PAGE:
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Volume 15, Number 7 - July 2015

Greetings from Food Label News! This month brings caution about the potential risk and cost of FDA warning letter, more about % Daily Values for protein in Canada and the U.S., and the Food Label Community discussions on LinkedIn. Read on to learn more and let us know what you'd like to know more about. Happy July 4th to our readers in the U.S.

In this issue you'll find:

 

"You people do great work, and you are pleasant to work with! Thank you."

Gustavo Garcia
Empagran

Beware: Warning Letters Cost More Than You May Think

What's News in the Food Label Community

Reader Q&A: % Daily Value for Protein in Canada

 

Karen C. Duester, President


Beware: Warning Letters Cost More Than You May Think

Who regulates food labels? Most know that FDA and USDA play an important role in enforcement of the regulations cited in the Code of Federal Regulations. Many know that U.S. Customs, Federal Trade Commission, and state and local inspectors play a role too.

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Reducing Your Regulatory Risk

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Often overlooked, however, are customers, competitors, the media, consumer interest groups, and plaintiff lawyers on the hunt for class action lawsuits. Any of these groups can pounce when they get wind that you've been presented with a warning letter from FDA or another governing body. Your risk of garnering unwanted attention increases exponentially.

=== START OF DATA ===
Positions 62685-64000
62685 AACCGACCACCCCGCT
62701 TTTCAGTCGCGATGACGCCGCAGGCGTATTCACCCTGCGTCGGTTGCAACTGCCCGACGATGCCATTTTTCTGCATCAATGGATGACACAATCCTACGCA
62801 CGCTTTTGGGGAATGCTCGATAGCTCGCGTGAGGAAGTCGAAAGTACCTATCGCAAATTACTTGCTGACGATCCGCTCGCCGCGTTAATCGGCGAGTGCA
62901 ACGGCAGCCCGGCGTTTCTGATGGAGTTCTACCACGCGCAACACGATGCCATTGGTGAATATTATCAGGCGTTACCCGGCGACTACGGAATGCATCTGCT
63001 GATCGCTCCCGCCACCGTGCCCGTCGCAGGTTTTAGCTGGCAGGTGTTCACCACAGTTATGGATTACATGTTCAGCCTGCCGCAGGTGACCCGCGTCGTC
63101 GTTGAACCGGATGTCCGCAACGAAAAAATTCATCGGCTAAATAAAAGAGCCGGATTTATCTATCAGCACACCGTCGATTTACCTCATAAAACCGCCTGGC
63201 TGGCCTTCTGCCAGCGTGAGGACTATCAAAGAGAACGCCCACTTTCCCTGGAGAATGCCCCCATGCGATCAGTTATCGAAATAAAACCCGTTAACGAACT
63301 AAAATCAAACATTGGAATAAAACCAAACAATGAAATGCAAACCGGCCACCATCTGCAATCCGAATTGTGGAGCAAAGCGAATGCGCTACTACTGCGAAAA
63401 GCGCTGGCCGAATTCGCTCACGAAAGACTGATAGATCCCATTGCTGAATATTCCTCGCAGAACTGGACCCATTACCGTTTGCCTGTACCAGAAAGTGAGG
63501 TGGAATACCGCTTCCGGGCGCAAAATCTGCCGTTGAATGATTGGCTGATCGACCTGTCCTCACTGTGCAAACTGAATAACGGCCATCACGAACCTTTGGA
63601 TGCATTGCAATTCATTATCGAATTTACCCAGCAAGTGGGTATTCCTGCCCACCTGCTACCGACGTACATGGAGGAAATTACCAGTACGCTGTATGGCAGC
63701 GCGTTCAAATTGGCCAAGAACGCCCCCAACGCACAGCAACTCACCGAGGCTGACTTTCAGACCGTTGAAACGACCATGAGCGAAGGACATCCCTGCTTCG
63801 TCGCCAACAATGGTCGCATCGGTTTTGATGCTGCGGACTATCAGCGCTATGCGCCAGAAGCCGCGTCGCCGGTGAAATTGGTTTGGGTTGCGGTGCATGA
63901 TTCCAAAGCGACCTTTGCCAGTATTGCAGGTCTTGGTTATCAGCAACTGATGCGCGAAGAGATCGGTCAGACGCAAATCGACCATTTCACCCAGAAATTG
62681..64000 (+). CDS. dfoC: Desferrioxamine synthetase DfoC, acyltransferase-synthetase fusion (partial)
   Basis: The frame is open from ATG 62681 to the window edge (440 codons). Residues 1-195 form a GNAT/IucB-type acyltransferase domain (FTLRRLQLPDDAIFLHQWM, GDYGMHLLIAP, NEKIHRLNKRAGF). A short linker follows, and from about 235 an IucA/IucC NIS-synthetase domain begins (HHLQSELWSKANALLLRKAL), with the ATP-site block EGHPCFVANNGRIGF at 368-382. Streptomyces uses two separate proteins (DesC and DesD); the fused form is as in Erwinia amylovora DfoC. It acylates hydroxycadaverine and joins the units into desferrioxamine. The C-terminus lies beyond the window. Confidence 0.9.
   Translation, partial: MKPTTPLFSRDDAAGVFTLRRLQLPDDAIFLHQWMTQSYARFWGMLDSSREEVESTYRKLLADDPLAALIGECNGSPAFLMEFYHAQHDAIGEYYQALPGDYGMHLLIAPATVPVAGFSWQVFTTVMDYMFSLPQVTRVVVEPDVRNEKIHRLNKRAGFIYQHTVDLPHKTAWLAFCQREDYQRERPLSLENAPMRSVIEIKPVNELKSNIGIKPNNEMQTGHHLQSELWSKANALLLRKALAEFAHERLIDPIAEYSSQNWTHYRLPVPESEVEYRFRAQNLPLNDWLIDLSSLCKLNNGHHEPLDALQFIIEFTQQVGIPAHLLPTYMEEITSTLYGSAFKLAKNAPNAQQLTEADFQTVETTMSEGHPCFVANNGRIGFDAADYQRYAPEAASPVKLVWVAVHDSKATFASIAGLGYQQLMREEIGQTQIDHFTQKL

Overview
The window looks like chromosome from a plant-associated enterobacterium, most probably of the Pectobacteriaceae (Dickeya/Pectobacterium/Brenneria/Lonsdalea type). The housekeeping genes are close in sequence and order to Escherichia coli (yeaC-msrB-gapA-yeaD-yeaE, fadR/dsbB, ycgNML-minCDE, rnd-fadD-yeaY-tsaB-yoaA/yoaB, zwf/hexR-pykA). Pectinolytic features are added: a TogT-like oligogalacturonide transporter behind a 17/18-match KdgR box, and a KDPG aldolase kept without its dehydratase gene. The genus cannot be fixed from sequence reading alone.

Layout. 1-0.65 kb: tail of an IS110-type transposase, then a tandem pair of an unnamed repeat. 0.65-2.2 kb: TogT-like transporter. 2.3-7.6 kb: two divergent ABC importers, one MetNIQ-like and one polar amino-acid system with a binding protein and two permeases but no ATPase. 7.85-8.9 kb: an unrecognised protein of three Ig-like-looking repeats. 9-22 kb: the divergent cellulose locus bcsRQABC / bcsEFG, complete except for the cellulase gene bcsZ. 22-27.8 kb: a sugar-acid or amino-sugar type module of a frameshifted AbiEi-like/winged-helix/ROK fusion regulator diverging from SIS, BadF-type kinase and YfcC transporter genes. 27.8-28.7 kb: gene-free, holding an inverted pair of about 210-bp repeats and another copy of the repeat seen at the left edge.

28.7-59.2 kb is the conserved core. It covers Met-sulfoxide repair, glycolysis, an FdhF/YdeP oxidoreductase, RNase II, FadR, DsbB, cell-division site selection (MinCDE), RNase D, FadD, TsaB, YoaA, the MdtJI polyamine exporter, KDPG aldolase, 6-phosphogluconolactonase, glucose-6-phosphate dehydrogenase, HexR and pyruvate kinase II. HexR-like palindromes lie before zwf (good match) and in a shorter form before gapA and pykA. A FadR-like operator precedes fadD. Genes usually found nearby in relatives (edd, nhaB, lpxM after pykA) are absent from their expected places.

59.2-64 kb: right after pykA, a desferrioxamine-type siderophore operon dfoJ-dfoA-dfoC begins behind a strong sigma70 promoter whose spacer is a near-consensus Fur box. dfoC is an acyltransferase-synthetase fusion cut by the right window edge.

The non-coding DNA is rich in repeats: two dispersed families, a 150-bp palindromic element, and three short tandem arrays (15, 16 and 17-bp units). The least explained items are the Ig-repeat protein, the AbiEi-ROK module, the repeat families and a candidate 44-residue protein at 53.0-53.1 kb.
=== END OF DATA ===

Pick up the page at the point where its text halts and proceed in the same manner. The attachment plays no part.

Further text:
An example of this occurred in April 2015 when KIND received an FDA warning letter that resulted in several class action lawsuits almost immediately. The lawyers' issue: consumers' potential harm due to labeling missteps the company had made.

It's clear that attention from FDA in the form of a warning letter is only the beginning of a company's regulatory risk. For more on this topic, see Food Label Community.

To lower your likelihood of an FDA warning letter and the potential onslaught of negative publicity, ensure your regulatory review process is comprehensive including not only the federal requirements but also "hot buttons" with consumer interest groups, media, and plaintiff attorneys. This is the only way to mitigate your potential risk.


What's News in the Food Label Community

FDA: Partially hydrogenated oils are not GRAS (17+ comments)

Citations for structure/function claims (9+ comments)

Ingredient labeling for modified food starch (17+ comments)

Ferric oxide as a color additive (10+ comments)

"May Contain" allergen labeling statements  (9+ comments)

Join Food Label Community. Already a member, view Discussions.

Reader Q&A

Find answers to our readers' questions or send us your question for an upcoming issue.

Q.

Last month you covered % Daily Value for Protein in U.S. Are there differences for Canada?  
L.F., Germany, Cereal Manufacturer

A.

Canada does not use a % Daily Value for Protein. In order to make any type of protein claim in Canada, the food must have a Protein Rating of at least 20, and varies depending upon the level of the claim.
Read more for Canada
Read more for U.S.


What Matters in Food Labeling

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